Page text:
Two decades ago, Harvey Milk High School opened in Greenwich Village, NY. It has been and continues to be a sanctuary, a large "safe zone" for LGBTQ students and staff, along with straight allies. The need for such a high school is itself an indictment on many public and private schools, where being LGBTQ and out-straight allies may make someone a target of harassment. There was this moving statistic in the article from this morning's News and Observer (Raleigh, NC) that attracted my attention:
Last year the Gay, Lesbian and Straight Education Network unveiled its "National School Climate Survey." Of the 6,200 gay middle and high school students surveyed, about 90 percent had been harassed and 60 percent said they felt unsafe at school because of their sexual orientation.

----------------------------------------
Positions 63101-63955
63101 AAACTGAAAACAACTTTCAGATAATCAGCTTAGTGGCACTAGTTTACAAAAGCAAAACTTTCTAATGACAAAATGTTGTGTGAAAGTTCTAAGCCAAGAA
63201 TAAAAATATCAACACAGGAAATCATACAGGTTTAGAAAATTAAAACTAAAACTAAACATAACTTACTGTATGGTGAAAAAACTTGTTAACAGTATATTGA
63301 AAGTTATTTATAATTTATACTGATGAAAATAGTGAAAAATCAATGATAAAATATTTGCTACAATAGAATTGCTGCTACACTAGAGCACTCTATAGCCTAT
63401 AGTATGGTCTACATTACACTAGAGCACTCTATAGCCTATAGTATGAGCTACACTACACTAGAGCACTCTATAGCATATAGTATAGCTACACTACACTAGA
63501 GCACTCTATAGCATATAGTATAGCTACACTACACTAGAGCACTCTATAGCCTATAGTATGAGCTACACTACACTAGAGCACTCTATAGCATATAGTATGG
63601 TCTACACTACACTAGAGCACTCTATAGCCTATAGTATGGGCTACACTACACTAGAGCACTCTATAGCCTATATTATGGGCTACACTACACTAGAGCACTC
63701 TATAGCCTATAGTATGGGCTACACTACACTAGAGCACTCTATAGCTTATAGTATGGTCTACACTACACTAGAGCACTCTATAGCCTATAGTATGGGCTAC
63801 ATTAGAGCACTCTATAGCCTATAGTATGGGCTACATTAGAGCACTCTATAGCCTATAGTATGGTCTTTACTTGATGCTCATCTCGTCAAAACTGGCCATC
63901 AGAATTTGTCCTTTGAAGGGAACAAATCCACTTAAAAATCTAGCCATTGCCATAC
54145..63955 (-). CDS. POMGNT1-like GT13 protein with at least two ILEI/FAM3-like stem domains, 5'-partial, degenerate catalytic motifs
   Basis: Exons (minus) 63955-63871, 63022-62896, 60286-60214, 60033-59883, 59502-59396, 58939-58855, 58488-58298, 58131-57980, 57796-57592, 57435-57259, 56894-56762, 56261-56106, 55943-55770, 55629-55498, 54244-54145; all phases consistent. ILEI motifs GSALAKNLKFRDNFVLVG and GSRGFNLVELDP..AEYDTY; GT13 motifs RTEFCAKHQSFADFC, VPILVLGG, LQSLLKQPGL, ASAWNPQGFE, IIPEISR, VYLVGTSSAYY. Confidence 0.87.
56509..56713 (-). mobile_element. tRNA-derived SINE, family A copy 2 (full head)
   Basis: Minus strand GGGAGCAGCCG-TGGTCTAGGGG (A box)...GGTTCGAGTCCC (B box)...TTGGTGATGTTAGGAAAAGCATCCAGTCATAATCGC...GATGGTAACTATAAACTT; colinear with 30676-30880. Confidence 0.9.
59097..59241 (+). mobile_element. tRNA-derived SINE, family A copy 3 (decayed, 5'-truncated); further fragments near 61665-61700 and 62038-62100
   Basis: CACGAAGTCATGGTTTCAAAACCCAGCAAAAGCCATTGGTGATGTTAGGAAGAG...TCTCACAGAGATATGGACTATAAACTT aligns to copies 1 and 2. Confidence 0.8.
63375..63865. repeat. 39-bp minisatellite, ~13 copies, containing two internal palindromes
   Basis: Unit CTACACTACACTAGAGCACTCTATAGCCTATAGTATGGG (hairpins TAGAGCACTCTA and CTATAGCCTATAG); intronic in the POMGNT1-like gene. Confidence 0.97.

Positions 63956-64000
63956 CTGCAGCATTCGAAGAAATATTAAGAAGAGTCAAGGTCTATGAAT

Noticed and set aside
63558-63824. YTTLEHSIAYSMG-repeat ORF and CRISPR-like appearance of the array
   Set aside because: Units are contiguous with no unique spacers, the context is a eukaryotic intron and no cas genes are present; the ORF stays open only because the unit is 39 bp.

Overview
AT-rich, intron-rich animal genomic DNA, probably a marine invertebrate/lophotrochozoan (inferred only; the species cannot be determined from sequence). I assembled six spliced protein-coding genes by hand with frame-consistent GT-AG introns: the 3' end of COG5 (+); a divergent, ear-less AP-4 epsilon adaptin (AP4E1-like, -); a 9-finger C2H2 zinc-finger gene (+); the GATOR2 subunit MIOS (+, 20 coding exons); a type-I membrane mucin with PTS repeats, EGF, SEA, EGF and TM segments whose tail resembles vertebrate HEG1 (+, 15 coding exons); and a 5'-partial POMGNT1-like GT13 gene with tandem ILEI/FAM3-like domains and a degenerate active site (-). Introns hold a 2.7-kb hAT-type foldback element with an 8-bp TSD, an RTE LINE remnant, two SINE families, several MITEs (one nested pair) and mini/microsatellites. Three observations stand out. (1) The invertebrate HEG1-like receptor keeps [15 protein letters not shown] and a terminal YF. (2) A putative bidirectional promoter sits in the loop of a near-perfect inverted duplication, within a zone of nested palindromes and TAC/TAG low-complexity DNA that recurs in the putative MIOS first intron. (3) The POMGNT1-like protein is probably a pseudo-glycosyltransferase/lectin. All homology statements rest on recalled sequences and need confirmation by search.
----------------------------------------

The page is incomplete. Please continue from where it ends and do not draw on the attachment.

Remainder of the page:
Hannah Devane, 17, a student at Harvey Milk, said mainstream schools failed her. She felt alienated and became so depressed, Devane said, she didn't get out of bed in the mornings. She stopped attending classes.
When Devane was 13, she heard about the Harvey Milk school in the news, and decided to ask her counselor to help her transfer.
"Coming here changed my life," she said. "Now I'm an A student."My high school son has told me that, repeatedly in his classes, students are allowed to make derogatory comments re: LGBTQ people, e.g., fag or "that's so gay," but are only reprimanded when making racist or sexist comments by teachers.
And this is in a progressive part of NC!?
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It is time to change.